Friday, April 24, 2015
YOLO COUNTY NEWS
99 CENTS

We do have options; there are better alternatives

By
From page A15 | January 27, 2013 |

By Stan Forbes, Les Portello, Paul Brady and Michael J. Harrington

Initially, Davis was involved in planning a joint surface water project that included the city of Davis, UC Davis and West Sacramento, with a pipeline running alongside Interstate 80 from the West Sacramento intake on the Sacramento River to Davis. Sometime around 2002, Davis city staff informed the City Council that West Sacramento had withdrawn from the deal, and a new project was planned involving Woodland, Davis and UCD.

Somewhat disturbingly, we now have learned that West Sacramento had not withdrawn from the project — in fact, Davis city staff had terminated the discussions with West Sacramento. UCD eventually decided that it did not want to pay for the new Woodland-Davis project, leaving the two cities to negotiate cost-sharing.

Shortly thereafter, the city was informed that a new wastewater treatment plant was needed to deal with the nitrates. Hence, Davis faces the overwhelming burden of paying simultaneously for two projects: a new wastewater treatment plant and a surface water project. This will triple our water rates and result in water/sewer/garbage rates among the highest in the state.

There are alternatives, but the massive amount of misinformation about the project has obscured the options. We are going to try to dispel some of that misinformation and set the record straight. It is critically important that citizens have accurate information so they can make their own evaluation of the risks — both in terms of water and the costs and the benefits of this project at this time.

* Davis does not need a surface water project to meet city wastewater discharge requirements. By managing our groundwater appropriately, we can meet our discharge requirements at relatively minimal cost.

* Davis water meets all state drinking water requirements.

* Davis will not lose our water rights if we don’t proceed with the surface water project. Our water rights are 40-year rights and they are secure. No city under similar circumstances has lost its water rights for not proceeding with a surface water project.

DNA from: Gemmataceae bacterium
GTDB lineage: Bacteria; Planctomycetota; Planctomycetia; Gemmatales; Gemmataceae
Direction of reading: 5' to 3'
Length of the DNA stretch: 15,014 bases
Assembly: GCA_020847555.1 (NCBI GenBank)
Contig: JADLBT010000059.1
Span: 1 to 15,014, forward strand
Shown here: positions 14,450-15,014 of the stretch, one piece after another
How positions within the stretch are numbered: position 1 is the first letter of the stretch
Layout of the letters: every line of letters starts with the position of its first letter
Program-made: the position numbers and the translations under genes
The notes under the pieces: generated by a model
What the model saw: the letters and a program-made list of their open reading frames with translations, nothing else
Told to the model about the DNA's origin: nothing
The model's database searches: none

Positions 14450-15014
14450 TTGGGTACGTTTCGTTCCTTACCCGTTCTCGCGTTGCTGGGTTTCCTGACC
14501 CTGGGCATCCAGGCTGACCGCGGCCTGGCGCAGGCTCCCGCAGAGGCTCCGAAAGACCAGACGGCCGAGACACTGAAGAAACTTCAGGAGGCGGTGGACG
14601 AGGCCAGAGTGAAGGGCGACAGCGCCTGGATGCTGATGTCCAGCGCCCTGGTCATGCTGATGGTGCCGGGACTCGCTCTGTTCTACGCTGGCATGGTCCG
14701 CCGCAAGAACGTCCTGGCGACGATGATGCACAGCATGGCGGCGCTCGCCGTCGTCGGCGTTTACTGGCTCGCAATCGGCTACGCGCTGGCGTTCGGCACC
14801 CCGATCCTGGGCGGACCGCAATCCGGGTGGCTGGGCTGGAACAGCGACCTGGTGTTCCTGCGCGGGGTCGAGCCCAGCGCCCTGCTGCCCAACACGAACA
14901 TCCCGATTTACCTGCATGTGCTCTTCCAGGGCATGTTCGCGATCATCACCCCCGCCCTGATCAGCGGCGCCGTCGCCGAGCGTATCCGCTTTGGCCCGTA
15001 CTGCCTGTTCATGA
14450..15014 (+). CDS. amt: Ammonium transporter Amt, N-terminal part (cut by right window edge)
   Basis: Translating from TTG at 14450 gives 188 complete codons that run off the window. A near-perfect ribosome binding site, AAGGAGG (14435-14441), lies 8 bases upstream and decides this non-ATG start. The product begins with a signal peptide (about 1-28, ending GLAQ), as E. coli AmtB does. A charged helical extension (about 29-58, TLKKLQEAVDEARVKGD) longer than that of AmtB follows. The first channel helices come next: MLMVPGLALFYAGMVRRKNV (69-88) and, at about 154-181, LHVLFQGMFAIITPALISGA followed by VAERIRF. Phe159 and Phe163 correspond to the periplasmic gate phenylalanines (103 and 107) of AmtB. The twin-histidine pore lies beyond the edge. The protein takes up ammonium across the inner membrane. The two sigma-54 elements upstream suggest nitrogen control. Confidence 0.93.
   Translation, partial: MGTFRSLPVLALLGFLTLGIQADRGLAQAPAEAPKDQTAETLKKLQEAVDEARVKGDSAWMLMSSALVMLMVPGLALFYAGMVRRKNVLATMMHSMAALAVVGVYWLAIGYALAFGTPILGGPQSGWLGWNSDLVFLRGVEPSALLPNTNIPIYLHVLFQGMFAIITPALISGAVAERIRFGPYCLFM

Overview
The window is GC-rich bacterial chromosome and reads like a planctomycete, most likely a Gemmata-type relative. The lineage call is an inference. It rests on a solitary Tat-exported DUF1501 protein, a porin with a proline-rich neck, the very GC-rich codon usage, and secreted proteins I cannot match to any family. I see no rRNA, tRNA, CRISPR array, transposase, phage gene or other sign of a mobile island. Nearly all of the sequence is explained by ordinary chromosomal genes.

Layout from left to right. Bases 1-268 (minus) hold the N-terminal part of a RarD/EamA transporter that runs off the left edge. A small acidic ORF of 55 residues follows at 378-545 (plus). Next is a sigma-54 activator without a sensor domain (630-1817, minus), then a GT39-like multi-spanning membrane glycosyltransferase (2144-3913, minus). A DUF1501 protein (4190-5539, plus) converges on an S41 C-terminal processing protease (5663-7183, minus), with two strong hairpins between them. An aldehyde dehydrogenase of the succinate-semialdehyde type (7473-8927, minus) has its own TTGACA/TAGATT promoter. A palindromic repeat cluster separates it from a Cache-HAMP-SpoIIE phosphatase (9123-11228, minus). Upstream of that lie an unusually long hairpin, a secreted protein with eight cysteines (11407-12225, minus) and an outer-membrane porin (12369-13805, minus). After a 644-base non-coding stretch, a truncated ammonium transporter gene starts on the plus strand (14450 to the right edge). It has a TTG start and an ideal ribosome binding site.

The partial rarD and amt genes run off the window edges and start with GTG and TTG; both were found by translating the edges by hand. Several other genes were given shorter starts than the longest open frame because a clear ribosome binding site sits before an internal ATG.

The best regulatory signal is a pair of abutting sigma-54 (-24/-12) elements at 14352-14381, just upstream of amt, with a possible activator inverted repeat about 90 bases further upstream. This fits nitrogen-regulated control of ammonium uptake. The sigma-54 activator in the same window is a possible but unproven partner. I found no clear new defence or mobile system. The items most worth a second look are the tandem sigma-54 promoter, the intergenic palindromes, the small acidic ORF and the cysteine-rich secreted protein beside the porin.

* Davis water quality is not deteriorating; it is, in fact, improving. Water from deeper in the aquifer has an undetectable level of selenium and is reasonably soft; in fact, it overlaps with river water in terms of its hardness. Since two new wells are already planned and the city will be re-piping some water for municipal landscaping needs directly from the intermediate aquifer, our drinking water soon will be drawn entirely from the deeper, high-quality levels. There is no credible evidence that we have a supply problem.

* The surface water project will not affect the cost of the wastewater treatment plant one way or the other. It has been claimed that the wastewater treatment plant will cost more without the surface water project, but that claim is not correct. Given these facts and the extraordinary cost of the combined wastewater and surface water projects, and the associated extraordinary total municipal utilities bill that Davis ratepayers, both residential and commercial, will have to bear, the city should consider either phasing in the wastewater treatment plant and the surface water project, or finding a more cost-efficient surface water project.

State regulations will not allow us to postpone the wastewater treatment plant, because the nitrogen ammonia limits are non-negotiable and cannot be postponed.

But the surface water project can be delayed because our drinking water is in compliance and the groundwater supply and quality are good. Remember that river water supply is not particularly secure because as snowpack decreases, our junior surface water rights will be curtailed in the resulting long, dry season.

That said, we do not advocate for postponing the surface water project. We advocate for accepting the offer West Sacramento has made to allow us perpetual use of 12 million gallons of surface water a day — the same amount that is planned by the Woodland/Davis project. Yes, West Sacramento has offered us a permanent right to the same amount of water offered by the Woodland/Davis project!

Joining with West Sacramento is the project that Davis initially planned, and it is the project that makes the most sense. The argument that Davis will be “just a customer” of West Sacramento is a red herring. A right in perpetuity is more than sufficient.

Joining with West Sacramento would cost less than the Woodland-Davis project, even given the very conservative figures provided for the West Sacramento option, which included high contingencies compared with what seem to be an unrealistically low estimate for the Woodland-Davis project. The cost advantage will end up being huge with West Sacramento.

West Sacramento has invited Woodland to participate as well. West Sacramento believes that the long-term savings of a regional project will be very large, and we agree. Woodland can reject or accept this offer. We think, however, that Woodland eventually will come to understand that this is a win-win-win solution, but if it doesn’t, it is still definitely in Davis’ interest to join West Sacramento.

It makes no sense for two towns to each build a separate, redundant water supply system. This is too expensive. Furthermore, it is environmentally irresponsible and will have far-reaching, unanticipated consequences.